A few weeks later, Colonel Charles Mawhood, the same officer who had fought the Americans at Princeton, led several brigades out to capture or destroy the militia that had been harassing them.  They found a small group of militia driving some cattle and sheep, and attempted to pursue them.  The fleeing militia ran over a hill.  As the British attempted to chase them down, a line of soldiers rose up from a hidden position behind the hill and fired a deadly volley into the British line.

It turns out, the Americans had set a trap of their own, as the 2000 British soldiers under Mawhood, hit General Maxwell’s NJ militia army.  The Americans devastated the British lines forcing them to retreat from the field.  The British suffered nearly 100 killed or wounded, while the Americans took only 14 casualties.

The battle took place near Spanktown, which is why it is sometimes called the battle of Spanktown.  Years, later, for some reason, the town decided to change its name from Spanktown to Rahway, which is why some historians refer to it as the battle of Rahway.  Regardless of the name, the Americans definitely spanked the regulars that day.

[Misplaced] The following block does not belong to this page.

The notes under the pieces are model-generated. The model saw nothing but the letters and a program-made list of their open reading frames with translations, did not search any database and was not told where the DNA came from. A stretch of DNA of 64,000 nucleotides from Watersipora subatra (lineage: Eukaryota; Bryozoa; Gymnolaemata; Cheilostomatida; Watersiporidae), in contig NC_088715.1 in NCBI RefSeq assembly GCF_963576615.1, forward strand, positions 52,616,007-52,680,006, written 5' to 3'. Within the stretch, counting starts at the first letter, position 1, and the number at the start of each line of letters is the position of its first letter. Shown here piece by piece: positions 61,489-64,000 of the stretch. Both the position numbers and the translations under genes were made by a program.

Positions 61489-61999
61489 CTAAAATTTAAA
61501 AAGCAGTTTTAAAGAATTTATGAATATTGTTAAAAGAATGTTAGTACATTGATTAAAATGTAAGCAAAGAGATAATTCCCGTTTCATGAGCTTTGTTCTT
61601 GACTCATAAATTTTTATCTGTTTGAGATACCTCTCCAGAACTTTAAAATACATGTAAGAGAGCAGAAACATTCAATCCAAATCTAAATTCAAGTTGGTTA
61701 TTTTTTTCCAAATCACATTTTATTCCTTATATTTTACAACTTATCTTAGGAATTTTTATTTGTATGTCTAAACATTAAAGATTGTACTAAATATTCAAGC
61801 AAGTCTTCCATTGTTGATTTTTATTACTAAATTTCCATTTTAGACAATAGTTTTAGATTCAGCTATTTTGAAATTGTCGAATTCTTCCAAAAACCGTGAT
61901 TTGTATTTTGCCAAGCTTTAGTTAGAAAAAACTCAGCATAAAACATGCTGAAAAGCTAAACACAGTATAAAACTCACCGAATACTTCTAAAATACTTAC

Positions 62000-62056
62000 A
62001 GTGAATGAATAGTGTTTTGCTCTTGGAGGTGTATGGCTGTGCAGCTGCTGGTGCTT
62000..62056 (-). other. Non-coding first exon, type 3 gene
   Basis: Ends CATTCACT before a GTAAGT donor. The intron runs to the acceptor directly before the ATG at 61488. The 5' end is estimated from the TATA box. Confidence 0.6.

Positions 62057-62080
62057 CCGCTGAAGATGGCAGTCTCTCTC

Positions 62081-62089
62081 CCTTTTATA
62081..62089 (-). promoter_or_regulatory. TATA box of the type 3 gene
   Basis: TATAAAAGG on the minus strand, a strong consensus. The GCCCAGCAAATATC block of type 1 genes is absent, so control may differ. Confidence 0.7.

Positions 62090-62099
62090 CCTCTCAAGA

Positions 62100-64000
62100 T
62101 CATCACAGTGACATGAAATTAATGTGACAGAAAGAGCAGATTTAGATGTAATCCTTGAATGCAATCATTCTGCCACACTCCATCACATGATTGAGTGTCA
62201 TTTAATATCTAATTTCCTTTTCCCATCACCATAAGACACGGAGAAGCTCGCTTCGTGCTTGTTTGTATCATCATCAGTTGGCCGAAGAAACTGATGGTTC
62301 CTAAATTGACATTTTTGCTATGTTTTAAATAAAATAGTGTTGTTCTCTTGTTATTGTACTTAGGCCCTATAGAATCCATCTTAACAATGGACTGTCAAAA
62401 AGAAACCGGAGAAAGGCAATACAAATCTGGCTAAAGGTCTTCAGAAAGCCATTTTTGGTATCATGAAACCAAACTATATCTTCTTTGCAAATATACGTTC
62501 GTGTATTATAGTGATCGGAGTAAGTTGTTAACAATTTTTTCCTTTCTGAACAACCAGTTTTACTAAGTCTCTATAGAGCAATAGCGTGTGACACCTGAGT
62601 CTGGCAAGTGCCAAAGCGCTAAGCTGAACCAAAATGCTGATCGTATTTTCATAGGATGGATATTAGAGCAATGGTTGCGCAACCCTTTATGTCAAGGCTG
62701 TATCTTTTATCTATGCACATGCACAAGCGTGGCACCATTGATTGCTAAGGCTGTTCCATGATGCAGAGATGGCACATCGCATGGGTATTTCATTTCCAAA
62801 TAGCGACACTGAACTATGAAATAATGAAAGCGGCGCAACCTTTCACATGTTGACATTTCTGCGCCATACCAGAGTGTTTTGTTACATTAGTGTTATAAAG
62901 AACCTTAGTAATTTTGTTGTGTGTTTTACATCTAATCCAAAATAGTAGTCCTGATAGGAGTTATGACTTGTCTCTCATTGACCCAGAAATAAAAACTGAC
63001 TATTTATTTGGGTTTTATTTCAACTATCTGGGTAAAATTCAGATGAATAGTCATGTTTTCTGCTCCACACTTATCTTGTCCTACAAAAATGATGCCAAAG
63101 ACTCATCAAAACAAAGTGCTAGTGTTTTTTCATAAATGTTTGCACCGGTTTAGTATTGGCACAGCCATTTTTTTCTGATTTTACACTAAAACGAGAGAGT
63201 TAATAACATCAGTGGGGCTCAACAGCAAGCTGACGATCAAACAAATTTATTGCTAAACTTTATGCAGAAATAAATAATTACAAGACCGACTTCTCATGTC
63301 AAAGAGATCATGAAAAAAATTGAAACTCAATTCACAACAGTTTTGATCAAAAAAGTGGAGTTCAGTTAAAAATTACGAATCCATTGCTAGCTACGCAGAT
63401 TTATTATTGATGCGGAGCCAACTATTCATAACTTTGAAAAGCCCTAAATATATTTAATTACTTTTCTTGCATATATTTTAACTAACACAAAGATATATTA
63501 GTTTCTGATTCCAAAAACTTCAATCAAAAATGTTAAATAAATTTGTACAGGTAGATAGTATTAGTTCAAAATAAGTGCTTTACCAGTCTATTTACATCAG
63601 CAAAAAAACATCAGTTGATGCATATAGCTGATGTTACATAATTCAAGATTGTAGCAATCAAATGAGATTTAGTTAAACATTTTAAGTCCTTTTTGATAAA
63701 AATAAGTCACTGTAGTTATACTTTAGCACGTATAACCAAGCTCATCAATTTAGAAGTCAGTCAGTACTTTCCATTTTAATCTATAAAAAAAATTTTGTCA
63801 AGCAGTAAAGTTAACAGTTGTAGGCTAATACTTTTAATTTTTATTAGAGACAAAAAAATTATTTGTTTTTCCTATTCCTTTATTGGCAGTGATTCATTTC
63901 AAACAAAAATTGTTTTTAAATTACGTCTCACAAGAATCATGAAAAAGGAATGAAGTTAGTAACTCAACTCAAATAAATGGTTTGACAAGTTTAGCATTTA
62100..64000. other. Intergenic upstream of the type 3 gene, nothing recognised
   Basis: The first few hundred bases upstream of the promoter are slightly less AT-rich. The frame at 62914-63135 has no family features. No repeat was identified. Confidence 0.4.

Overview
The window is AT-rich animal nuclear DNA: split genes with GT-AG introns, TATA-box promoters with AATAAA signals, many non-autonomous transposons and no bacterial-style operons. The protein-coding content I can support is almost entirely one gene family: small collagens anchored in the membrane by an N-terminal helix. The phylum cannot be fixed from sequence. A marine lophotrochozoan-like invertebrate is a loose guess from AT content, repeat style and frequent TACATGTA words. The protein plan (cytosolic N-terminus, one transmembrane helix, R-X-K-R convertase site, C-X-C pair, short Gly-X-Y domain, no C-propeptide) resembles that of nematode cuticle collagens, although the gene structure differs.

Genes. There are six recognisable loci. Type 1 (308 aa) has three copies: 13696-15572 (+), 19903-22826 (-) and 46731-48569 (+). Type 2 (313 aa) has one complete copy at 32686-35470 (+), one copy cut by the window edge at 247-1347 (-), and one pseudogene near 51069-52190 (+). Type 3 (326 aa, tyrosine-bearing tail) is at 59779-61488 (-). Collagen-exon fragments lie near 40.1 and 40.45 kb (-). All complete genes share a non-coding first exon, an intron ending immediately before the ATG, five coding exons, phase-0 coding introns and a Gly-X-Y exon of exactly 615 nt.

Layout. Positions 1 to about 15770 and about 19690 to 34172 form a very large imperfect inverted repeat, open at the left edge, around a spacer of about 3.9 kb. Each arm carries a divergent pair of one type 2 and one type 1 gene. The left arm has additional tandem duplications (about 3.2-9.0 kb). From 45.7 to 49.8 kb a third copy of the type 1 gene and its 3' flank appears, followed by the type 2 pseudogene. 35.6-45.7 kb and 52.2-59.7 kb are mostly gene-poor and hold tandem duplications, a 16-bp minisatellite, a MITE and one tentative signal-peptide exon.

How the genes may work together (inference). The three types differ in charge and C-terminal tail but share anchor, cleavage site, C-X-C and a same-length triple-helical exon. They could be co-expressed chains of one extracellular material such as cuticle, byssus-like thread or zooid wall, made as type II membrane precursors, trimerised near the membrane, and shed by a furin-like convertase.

A few weeks later, on March 8, Mawhood tried to lead another expedition with two thousand troops, only to run into another American ambush commanded by Maxwell.  The ensuing battle led to another 20 American casualties and 60 British. Once again the British had to retreat from the field.

By April, Maxwell’s militia were engaging in regular raids on the pickets around Amboy, threatening one of the last major British position in New Jersey.  General Howe brought in reinforcements that had been deployed to Rhode Island to ensure the Americans would not take the British outpost at Amboy.

Britain on Defense

The continual attacks on British outposts took their toll.  The British abandoned Hackensack, soon occupied by General George Clinton, the Continental general, not to be confused with British General Henry Clinton.  As the Americans captured territory, they began to deal with the Tories who had backed the British during the occupation.  Many were arrested or saw the confiscation of their property.  Many others fled to New York or hid in the Pine Barrens.  Many who had signed the British oath of allegiance, now tore them up, as it was proof of their treason to the patriot cause.

Forage War (from Wikimedia)